Still, a series of developments in the past several months offer ample clues that the AKP-MHP relationship is not as smooth as it used to be in the presidential elections in 2018 or the municipal polls the following year.

In domestic politics, Erdogan and Bahceli are at odds on several crucial issues. The first is Erdogan’s promise of judicial and economic reforms, which he is likely to unveil in February. The judicial package is expected to seek some degree of normalization in the domestic scene, where an unprecedented crackdown on dissent has landed thousands in jail, including Turkey’s most popular Kurdish politician, Selahattin Demirtas. Bahceli is averse to such relaxation on grounds that the security of the state is at stake.

Second, Erdogan has been visiting small parties of various stripes in an apparent bid to shape a third political bloc that would be under his control and fracture the opposition. But such a bloc could also ease Erdogan’s dependence on the MHP; hence, his contacts with other parties have fueled a confidence crisis in the alliance.

Standing out among Erdogan’s contacts are those with the Felicity Party, the successor of the Islamist Welfare Party in which Erdogan’s political career began. Tellingly, Erdogan this week visited the grave of Necmettin Erbakan, the Welfare leader and his political mentor until the two became estranged after a split in the movement. 

The tremors in the AKP-MHP alliance are ideological as well, stemming from rivalry on how to mold the new Turkish nationalism. Will it give precedence to Islamic tenets or secular values?

Erdogan is well aware that MHP-inspired nationalism is on the rise in AKP grassroots, threatening to secularize and snatch some segments of his base. To prevent such shifts, he needs to make sure that his base remains committed to conservative values and keep his own political Islamist credentials alive.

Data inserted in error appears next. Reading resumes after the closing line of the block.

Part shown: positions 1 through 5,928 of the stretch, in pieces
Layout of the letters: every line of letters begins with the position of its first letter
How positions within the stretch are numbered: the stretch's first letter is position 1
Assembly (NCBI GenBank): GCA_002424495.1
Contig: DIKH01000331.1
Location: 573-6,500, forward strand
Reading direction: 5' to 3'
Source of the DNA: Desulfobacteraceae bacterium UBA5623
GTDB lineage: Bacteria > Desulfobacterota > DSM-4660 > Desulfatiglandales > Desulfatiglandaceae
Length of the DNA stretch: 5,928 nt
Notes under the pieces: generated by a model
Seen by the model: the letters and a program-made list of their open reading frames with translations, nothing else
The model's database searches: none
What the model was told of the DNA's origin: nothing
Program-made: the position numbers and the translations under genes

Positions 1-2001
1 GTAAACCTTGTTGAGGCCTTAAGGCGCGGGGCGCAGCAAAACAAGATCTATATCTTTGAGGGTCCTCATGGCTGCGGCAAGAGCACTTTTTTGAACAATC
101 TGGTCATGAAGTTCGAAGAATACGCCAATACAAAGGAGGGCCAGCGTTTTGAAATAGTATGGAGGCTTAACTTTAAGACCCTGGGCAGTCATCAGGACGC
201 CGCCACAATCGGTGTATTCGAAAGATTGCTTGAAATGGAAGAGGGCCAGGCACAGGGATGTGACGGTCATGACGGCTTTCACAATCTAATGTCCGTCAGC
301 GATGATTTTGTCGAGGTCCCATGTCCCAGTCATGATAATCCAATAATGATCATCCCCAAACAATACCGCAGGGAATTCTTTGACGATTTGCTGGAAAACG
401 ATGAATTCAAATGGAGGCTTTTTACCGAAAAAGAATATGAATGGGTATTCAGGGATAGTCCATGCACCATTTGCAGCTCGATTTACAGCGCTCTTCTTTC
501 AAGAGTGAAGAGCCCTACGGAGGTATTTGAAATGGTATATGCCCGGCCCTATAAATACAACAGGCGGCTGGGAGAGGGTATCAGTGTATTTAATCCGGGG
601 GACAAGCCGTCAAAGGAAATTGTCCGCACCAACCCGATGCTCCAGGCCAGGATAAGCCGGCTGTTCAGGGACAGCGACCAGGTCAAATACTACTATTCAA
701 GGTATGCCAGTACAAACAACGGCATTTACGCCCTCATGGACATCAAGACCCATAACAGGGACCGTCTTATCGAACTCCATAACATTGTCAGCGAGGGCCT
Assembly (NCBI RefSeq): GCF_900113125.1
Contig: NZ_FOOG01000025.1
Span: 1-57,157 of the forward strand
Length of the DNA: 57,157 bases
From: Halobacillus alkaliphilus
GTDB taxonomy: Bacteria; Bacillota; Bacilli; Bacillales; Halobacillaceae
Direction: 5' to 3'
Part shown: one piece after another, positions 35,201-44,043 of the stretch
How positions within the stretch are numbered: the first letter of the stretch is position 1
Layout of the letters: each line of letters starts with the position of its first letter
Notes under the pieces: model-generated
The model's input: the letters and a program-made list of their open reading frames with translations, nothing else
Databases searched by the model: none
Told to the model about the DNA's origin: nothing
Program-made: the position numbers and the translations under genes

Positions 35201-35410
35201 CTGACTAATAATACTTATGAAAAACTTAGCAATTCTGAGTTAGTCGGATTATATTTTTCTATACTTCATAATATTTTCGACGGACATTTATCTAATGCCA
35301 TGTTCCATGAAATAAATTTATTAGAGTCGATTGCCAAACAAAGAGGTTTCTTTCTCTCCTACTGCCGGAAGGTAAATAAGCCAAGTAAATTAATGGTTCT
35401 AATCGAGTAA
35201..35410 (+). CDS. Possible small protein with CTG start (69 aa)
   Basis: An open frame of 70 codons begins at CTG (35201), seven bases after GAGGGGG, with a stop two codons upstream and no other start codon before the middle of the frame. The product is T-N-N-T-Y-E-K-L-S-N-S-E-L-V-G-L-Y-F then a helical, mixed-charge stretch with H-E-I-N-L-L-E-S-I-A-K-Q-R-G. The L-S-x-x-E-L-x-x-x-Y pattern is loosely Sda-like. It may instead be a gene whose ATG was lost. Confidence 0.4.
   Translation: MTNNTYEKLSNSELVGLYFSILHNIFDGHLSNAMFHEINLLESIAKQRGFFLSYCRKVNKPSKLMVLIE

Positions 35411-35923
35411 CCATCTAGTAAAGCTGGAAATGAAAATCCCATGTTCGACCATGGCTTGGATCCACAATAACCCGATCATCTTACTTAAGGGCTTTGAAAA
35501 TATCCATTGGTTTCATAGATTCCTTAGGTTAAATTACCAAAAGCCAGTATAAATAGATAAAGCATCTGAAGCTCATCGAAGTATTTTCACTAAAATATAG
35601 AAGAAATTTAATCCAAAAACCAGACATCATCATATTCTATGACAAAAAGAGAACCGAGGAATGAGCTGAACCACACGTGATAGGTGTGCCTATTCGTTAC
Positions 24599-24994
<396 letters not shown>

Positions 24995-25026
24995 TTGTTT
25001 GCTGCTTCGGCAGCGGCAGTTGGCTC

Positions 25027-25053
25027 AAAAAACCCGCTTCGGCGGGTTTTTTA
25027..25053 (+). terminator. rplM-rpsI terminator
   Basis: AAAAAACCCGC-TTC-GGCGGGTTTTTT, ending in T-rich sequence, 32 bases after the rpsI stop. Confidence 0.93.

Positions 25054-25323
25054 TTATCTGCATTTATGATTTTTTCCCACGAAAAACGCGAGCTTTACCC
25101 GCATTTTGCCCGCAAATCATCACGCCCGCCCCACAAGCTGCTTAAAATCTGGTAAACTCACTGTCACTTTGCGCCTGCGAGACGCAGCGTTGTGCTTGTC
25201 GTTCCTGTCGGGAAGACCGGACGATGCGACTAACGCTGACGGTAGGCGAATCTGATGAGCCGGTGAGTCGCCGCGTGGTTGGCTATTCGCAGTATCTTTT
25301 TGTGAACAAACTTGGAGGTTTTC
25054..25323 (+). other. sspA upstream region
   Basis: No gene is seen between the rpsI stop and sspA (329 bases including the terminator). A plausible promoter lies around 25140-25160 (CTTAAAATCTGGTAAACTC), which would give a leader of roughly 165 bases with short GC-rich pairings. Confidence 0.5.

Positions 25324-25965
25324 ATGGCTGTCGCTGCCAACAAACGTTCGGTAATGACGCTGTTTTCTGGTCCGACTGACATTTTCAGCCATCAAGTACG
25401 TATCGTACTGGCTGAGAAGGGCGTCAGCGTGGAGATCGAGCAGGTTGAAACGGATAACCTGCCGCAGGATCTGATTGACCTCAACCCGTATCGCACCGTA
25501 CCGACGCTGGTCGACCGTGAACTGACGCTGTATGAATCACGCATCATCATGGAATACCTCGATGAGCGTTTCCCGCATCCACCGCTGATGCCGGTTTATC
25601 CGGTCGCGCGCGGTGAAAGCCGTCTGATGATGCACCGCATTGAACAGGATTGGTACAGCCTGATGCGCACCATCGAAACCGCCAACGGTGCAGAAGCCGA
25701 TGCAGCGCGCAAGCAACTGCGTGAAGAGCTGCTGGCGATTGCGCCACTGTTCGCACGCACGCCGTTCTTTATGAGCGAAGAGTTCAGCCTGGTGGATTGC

Another reason for the AKP-MHP confidence crisis has to do with a plan to amend electoral laws. The two allies are quietly working on a blueprint, but have yet to reach a consensus. While the AKP hopes for changes that will facilitate Erdogan’s reelection, the MHP insists on maintaining the 50% threshold that a presidential candidate needs to pass to win. The MHP is averse also to any concessions that could pave the way for a return to the parliamentary system. In the MHP’s view, only a powerful government, drawing on the executive presidency system and the AKP-MHP alliance, could deal with perceived existential threats to Turkey from a hostile neighborhood and political instability and terrorist groups at home.

A further point of contention concerns the Kurdish-dominated Peoples’ Democratic Party (HDP), the third-largest force in parliament. The MHP has called for outlawing the HDP for allegedly collaborating with terrorists and inciting violence. Erdogan appears reluctant on such a move, wary of antagonizing his own Kurdish supporters and sparking fresh tensions in already crisis-laden ties with the European Union and the United States.

Ankara’s recent efforts to moderate its foreign policy are not to the MHP’s liking, either. These include efforts to mend fences with the EU, the planned resumption of talks with Greece and overtures to the new US administration, which is expected to be tougher on Turkey with policies that could put further strain on the AKP-MHP alliance.

In sum, Erdogan’s need to recalibrate his foreign policy and woo new allies at home marks a new chapter for the AKP-MHP alliance, in which the MHP seems to have even greater leverage to exert pressure on Erdogan.